- By Joshua Keating
Joshua Keating is associate editor at Foreign Policy and the editor of the Passport blog. He has worked as a researcher, editorial assistant, and deputy Web editor since joining the FP staff in 2007. In addition to being featured in Foreign Policy, his writing has been published by the Washington Post, Newsweek International, Radio Prague, the Center for Defense Information, and Romania's Adevarul newspaper. He has appeared as a commentator on CNN International, C-Span, ABC News, Al Jazeera, NPR, BBC radio, and others. A native of Brooklyn, New York, he studied comparative politics at Oberlin College.
The New York Times reports on the ceasefire in Northern Mali:
France on Thursday ruled out a “military solution” in its former colony of Mali to counter rebels in the north, who announced that they had achieved their territorial objectives and sought outside backing for a secessionist state they call Azawad.
The declaration by the main Tuareg rebel group on their Web site came after other Islamic rebel fighters, who helped seized the ancient city of Timbuktu over the weekend, were quoted by local officials as saying they planned to impose Islamic law there. […]
In their statement, the rebel Tuareg fighters, calling themselves the National Movement for the Liberation of Azawad, said that they had decided “to unilaterally proclaim the end of military operations as of midnight on Thursday April 5.” The rebels said they had achieved “the complete liberation” of the territory they claim.
The statement invited outside powers to “guarantee the people of Azawad against all aggression by Mali.”
This Reuters analysis has more on the security implications of the news, including the possibility that al Qaeda in the Islamic Maghreb may exploit the instability in Northern Mali. (The MNLA has vowed to expel al Qaeda from the region in the past but in recent weeks has formed an uneasy partnership with the more stridently Islamist militant group Ansar Dine, who have vowed to impose sharia law.)
Security concerns aside, with the MNLA have staked its claim to a significant swathe of territory, including the city of Timbuktu, and the Malian army in something of a state of disarray after last week’s coup, it raises the question of whether Azaria actually has a chance of emerging as a state — or at least joining entities like Somaliland and Abkhazia among the world’s established but mostly unrecognized states.
As I’ve written before, the recognition of new states has much more to do with politics than any objective standard under international law. To get a better idea of the obstacles Azawad will face, I spoke with Carne Ross, executive director of Independent Diplomat, a diplomatic advisory group that worked with South Sudan and Kosovo on their statehood bids.
In Ross’s view, the three main criteria for statehood are democratic legitimacy — whether the people in a territory actually want to be independent — protection of minority rights, and recognition by other states. The last is probably most important from a diplomatic point of view:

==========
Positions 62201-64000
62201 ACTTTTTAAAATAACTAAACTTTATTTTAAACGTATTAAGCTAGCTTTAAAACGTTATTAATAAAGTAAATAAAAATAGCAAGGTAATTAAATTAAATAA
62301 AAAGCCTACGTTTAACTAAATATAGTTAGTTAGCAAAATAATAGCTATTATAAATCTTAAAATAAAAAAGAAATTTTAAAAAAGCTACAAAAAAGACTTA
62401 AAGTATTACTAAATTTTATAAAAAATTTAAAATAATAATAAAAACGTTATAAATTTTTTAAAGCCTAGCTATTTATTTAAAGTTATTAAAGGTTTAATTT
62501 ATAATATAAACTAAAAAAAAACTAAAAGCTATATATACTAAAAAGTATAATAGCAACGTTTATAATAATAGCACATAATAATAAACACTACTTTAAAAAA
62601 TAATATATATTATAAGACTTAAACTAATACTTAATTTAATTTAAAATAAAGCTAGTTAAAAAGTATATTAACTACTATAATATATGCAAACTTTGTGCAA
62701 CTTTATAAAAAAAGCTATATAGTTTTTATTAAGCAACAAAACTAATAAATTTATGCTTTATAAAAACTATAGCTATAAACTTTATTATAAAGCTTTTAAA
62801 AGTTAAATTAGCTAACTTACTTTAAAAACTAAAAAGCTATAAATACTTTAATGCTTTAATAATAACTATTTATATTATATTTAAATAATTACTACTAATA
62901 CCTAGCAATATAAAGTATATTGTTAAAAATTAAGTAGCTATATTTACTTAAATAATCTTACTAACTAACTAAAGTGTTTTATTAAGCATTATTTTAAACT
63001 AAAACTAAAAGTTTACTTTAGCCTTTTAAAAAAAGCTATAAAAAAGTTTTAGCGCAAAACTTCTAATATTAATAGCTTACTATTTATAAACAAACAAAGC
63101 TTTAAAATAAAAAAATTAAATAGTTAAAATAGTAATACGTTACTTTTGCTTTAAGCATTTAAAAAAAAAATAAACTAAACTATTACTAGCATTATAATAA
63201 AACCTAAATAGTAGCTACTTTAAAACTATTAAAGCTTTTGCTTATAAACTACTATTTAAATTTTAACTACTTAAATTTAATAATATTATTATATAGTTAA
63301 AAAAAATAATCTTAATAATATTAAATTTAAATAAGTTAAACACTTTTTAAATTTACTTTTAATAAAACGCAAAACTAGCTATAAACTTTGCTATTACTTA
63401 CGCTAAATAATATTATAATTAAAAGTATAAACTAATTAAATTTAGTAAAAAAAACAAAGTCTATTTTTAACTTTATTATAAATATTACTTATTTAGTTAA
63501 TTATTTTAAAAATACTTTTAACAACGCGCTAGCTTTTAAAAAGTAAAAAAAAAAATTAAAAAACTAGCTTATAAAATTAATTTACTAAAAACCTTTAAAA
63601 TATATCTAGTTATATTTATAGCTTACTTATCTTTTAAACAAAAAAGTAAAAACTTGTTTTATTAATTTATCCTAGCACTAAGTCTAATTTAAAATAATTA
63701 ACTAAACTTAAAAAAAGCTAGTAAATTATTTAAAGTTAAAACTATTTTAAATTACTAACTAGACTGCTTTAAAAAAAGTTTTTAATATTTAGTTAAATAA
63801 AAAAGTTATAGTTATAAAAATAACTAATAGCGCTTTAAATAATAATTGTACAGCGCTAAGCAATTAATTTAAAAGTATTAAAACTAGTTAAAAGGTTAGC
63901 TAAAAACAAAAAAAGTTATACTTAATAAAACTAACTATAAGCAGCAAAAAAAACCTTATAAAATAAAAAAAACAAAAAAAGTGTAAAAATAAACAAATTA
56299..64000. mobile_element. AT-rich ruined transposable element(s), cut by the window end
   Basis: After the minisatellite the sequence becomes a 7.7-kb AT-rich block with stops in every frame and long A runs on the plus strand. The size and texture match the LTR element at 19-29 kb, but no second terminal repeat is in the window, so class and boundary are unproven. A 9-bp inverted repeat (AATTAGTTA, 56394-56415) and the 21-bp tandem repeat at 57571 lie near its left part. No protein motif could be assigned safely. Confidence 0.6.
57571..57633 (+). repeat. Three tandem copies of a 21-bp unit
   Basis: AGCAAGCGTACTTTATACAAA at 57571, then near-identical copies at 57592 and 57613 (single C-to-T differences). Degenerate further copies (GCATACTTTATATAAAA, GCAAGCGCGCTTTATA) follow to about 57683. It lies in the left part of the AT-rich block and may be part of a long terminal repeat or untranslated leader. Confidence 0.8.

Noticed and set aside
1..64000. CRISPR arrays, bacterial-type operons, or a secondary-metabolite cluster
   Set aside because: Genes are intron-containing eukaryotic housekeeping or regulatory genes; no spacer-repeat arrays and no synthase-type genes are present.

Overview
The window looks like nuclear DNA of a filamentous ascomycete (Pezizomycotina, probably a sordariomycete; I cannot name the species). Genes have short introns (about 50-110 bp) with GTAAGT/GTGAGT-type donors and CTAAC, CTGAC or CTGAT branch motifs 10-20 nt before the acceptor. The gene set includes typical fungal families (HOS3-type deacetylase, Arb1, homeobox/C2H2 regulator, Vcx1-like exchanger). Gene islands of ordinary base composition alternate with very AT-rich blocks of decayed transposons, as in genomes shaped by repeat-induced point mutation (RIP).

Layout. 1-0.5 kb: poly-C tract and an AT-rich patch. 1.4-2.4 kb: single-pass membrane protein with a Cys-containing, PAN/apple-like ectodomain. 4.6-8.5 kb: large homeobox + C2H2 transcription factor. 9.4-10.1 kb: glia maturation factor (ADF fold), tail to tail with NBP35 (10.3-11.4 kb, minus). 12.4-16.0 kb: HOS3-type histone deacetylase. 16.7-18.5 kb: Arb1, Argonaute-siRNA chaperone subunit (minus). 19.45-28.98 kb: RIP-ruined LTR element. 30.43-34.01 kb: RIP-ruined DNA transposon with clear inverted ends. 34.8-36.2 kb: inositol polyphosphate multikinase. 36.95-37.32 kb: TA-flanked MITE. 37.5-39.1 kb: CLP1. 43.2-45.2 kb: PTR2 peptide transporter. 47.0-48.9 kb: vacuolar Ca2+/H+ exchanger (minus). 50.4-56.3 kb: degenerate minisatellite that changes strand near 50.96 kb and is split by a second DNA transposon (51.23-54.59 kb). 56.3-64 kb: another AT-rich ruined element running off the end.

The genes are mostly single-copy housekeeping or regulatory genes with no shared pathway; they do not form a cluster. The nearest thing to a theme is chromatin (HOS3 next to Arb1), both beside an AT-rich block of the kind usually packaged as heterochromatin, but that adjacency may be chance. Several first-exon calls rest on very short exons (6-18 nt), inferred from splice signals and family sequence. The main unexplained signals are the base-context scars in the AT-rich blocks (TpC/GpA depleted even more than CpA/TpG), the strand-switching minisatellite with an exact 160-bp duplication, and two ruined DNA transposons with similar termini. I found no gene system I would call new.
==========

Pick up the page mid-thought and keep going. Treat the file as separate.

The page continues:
The thing that is most important for a state to be recognized is that other states recognize it. It sounds circular but it does happen that way.
This is bad news for prospective new states in Africa, says Ross, because of a strong political bias against recognizing new countries. With a couple of notable exceptions — South Sudan, Eritrea, Namibia — the continents borders haven’t changed much since decolonization:
Particularly problematic is the African Union. The AU’s constitution, when it was set up, says that there should not be any alteration to the original borders of Africa as established by various colonial authorities like the 1884 Berlin Conference. It’s a strange position and one that makes the establishment of new states in Africa problematic.
Aside from concerns about Islamist militancy and the fact that Azawad doesn’t seem to have a government or defined territory yet, the region’s history makes it an unlikely candidate for recognized statehood:
As far as I can tell, there is no legal basis, or indeed a particularly strong political basis for the establishment of a new state. At least in the case of Somaliland, there is a case that Somaliland pre-existed the establishment of the State of Somalia. In the case of the Western Sahara, there is a legal premise in the referendum. In this case, there seems to be no legal basis whatsoever.
So far, there hasn’t been much communication from the MNLA to the outside world other than some vaguely-worded proclamations on their website and Facebook page. It will be interesting to see if the new movement attempts to make its case to the world in the coming days.